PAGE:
Plea documents indicate the man is facing more than 11 years in prison for the assault, which occurred after he found out that his sister had spent the night with the victim, who is African-American.

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The 18-year-old man accused of taking a baseball bat to an African-American man who spent the night with his sister has pleaded guilty to malicious harassment, the state’s hate-crime statute, and first-degree assault.

Julian Tuimauga of Auburn accepted a plea deal that will send him to prison between 11 years and life, including a two-year mandatory minimum sentence for using a deadly weapon in the January attack that left DaShawn Horne in a coma and fighting for his life.  He will be sentenced Sept. 21 by King County Superior Court Judge Julia L. Garratt.

According to charges, a Lyft driver watched as Tuimauga carried an aluminum baseball bat and confronted Horne, who had been with his sister the night before after a party. The driver said he gave Tuimauga’s sister’s name as the person who had requested the ride, then watched as Tuimauga walked to a corner of the fenced yard.

A short time later, the driver told detectives he saw Horne walk along the side of the house toward the driveway and heard him argue with Tuimauga, the charges say. He “then heard a thump sound like a bat had struck something,” according to charging papers.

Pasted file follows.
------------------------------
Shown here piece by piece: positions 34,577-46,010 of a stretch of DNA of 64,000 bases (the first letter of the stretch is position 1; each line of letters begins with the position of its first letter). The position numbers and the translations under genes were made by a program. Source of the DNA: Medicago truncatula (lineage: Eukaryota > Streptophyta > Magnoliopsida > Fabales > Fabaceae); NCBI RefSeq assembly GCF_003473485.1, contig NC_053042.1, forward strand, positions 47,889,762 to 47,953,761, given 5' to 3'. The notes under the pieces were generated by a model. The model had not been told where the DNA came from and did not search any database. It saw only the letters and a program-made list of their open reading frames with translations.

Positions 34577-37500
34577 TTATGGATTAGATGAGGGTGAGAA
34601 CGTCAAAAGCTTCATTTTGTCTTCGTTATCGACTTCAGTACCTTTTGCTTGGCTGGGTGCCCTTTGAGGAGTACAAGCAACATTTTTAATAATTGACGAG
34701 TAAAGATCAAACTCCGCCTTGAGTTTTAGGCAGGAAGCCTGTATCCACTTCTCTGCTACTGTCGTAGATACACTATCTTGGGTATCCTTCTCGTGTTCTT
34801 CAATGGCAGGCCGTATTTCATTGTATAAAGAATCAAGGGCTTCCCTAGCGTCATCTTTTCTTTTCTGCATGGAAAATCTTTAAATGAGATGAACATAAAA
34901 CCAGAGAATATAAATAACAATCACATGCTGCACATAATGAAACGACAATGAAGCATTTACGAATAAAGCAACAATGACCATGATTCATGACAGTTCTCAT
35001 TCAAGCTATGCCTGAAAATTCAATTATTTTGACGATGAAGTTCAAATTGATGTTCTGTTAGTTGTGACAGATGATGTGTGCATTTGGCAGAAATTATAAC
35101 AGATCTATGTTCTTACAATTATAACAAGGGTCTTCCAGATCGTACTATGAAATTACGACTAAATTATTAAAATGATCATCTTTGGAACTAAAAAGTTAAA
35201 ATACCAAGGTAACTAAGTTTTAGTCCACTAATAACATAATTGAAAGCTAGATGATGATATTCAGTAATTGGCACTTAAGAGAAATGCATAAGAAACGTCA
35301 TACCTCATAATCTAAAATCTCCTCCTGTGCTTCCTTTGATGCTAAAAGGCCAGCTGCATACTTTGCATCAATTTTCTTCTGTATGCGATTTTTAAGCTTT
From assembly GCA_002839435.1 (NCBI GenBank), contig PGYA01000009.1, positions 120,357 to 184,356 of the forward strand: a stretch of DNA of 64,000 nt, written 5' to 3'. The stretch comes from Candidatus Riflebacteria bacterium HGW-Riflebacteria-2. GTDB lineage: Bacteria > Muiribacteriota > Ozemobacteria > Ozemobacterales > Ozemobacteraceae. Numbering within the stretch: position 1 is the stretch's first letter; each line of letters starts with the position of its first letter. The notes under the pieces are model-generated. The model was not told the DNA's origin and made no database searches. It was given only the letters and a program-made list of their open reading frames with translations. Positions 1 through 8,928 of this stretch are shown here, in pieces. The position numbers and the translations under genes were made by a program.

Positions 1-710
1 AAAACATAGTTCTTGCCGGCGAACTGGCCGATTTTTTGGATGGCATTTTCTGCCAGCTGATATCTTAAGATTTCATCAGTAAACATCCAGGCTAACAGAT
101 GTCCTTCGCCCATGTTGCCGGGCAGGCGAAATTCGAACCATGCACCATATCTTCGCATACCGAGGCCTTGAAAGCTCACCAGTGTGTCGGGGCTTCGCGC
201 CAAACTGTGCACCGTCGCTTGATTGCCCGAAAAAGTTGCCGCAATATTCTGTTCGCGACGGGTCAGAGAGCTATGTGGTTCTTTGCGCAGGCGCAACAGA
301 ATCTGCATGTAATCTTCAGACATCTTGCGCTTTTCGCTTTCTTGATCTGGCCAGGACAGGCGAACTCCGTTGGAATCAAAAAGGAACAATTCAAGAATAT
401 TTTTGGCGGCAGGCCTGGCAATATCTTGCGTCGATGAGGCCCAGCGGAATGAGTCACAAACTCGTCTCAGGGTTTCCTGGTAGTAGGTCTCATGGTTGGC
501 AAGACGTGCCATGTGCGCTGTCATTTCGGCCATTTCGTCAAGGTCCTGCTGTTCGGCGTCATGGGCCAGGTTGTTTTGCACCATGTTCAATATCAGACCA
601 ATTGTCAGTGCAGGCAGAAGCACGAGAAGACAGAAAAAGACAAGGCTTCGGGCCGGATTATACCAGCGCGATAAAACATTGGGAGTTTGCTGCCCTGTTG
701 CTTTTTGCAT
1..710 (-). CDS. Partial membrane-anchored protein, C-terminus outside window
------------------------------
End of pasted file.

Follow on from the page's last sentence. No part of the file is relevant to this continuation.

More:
The driver looked back and saw Tuimauga strike Horne in the head twice with the bat and watched him fall to the ground, the charges say.

At that point, the driver heard Tuimauga say, “This is what happens when you bring black people around here,” the charges say.

Once a star athlete, Horne suffered a traumatic brain injury and has had to relearn how to speak and walk as a result of the attack.

According to plea documents, Tuimauga faces up to 136 months to life in prison for the assault and up to a year for malicious harassment when he’s sentenced. In a release from the King County Prosecuting Attorney’s Office, spokesman Dan Katzer said Tuimauga agreed to serve a mandatory two-year sentence for using a deadly weapon during the assault.

Telephone messages seeking comment from the families of both Horne and Tuimauga were not returned.